by Rachel Turner
and Marta Ixtuc
The smell of plant leaves and bark cooking over an open fire filled the room. A colorfully dressed woman sat weaving with a wooden hand loom using brilliantly colored thread – all dyed naturally with the juices from boiled barks, plants, vegetables, flowers, and even insects. More women bustled around the room cleaning cotton, making it into thread, and dyeing it.
Seeing visitors enter, Doña Herminia stood to welcome them into one of the two shops she runs.
With confidence and pride, Doña Herminia showed her visitors the elaborate, time-intensive process traditional weavers go through to create scarves, bags, and shawls. She pointed to two plants, “These plants will provide a different color if picked during a full moon,” she said. It was obvious she held generations of knowledge that made her products special.
Doña Herminia offered her visitors the opportunity to make thread from a piece of fluffy cotton. Former US Senator Mark Udall from Colorado stepped up to the challenge. He succeeded in making a bit of thread and gained even more appreciation for the difficult task.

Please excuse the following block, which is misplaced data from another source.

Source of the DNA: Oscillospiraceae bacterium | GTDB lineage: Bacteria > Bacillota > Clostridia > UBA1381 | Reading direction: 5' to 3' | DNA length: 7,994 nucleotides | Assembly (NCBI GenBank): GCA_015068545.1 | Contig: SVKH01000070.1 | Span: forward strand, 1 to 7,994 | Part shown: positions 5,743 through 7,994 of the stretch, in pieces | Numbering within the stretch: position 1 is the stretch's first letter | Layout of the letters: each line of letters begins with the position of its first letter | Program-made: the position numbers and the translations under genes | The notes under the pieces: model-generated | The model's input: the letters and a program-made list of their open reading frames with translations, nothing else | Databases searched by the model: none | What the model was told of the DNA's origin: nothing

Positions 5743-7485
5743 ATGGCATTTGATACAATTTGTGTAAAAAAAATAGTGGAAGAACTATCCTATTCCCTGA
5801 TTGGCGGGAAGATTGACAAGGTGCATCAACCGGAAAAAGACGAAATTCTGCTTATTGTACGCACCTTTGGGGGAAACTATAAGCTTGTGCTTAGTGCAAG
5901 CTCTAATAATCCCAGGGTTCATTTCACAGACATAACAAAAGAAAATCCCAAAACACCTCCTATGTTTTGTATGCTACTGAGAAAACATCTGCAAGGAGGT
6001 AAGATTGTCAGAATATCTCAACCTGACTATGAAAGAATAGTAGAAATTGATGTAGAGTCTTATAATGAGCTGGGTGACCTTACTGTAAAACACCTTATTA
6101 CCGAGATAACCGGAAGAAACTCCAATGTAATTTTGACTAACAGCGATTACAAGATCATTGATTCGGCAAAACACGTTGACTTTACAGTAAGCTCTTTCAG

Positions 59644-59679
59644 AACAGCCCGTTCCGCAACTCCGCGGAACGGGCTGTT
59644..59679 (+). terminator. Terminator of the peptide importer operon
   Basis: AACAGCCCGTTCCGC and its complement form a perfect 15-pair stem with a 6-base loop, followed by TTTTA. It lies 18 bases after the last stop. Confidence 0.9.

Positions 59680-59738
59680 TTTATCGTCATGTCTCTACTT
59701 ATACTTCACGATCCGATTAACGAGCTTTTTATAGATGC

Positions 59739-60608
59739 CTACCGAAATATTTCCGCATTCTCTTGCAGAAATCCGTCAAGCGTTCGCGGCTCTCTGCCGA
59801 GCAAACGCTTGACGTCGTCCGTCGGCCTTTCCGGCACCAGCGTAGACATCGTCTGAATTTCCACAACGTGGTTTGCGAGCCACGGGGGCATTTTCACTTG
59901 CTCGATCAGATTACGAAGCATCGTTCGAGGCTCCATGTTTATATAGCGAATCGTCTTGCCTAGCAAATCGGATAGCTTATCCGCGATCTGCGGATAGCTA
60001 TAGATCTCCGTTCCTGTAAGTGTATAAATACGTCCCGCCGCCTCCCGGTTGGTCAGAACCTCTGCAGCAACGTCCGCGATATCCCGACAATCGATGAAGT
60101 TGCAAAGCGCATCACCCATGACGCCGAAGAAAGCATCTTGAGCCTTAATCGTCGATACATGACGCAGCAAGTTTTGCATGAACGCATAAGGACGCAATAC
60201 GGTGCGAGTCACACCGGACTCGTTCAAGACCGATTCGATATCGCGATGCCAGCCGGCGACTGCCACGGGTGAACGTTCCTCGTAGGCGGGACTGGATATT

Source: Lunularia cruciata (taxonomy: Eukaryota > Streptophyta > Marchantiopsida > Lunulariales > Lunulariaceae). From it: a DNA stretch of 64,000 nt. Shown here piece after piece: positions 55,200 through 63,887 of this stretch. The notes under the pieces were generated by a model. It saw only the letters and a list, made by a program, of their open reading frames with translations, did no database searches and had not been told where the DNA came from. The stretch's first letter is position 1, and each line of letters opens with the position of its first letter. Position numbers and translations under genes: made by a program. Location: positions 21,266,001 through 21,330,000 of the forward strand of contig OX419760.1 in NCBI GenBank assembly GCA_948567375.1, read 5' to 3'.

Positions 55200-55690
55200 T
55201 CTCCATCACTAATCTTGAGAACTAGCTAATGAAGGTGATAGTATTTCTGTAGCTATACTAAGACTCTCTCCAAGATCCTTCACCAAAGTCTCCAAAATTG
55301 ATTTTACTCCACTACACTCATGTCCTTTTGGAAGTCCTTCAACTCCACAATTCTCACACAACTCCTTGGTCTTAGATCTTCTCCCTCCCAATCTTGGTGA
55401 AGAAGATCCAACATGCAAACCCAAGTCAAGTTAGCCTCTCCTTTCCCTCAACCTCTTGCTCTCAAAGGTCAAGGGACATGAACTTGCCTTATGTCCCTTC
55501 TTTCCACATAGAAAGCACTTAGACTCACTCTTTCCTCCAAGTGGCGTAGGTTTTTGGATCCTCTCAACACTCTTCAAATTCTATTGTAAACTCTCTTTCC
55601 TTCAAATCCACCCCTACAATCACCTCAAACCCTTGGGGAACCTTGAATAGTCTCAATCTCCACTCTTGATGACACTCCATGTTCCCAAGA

Doña Herminia learned traditional weaving at the knees of her mother and grandmother as a young child. She quickly grew in skill and creativity, and as a young adult, joined Ixoq AJ Keem, a group of women weavers of Maya Tz’utujil ethnicity who sell their products primarily in San Juan La Laguna. Today, she leads the organization and employs seven women in her own business.[clickToTweet tweet=”Herminia is a real leader. She has what it takes in terms of determination, enthusiasm, and charisma. -Sen Udall” quote=”‘Herminia is a real leader. She has what it takes in terms of determination, enthusiasm, and charisma,’ commented Senator Udall.”]
A Friendship Bridge client for over five years, Doña Herminia joined the Artisan Market Access Program in 2016. “It has helped me learn about business, the North American market, quality control, and so much more,” said Doña Herminia. “Beyond that, it has shown me the value of formal education – especially for my children – since I only studied through 4th grade.”
Doña Herminia continues to mentor women who want to become better artisans. “I want to help women learn,” said Doña Herminia. “I advise them to take advantage of opportunities presented, and to invest the time to learn. [clickToTweet tweet=”Because of what I’ve learned, I now have the power to make my own decisions. -Client Doña Herminia #empoweringwomen” quote=”Because of what I’ve learned, I now have the power to make my own decisions. -Doña Herminia”]
Traveling soon? Click here to buy handmade travel products from Doña Herminia.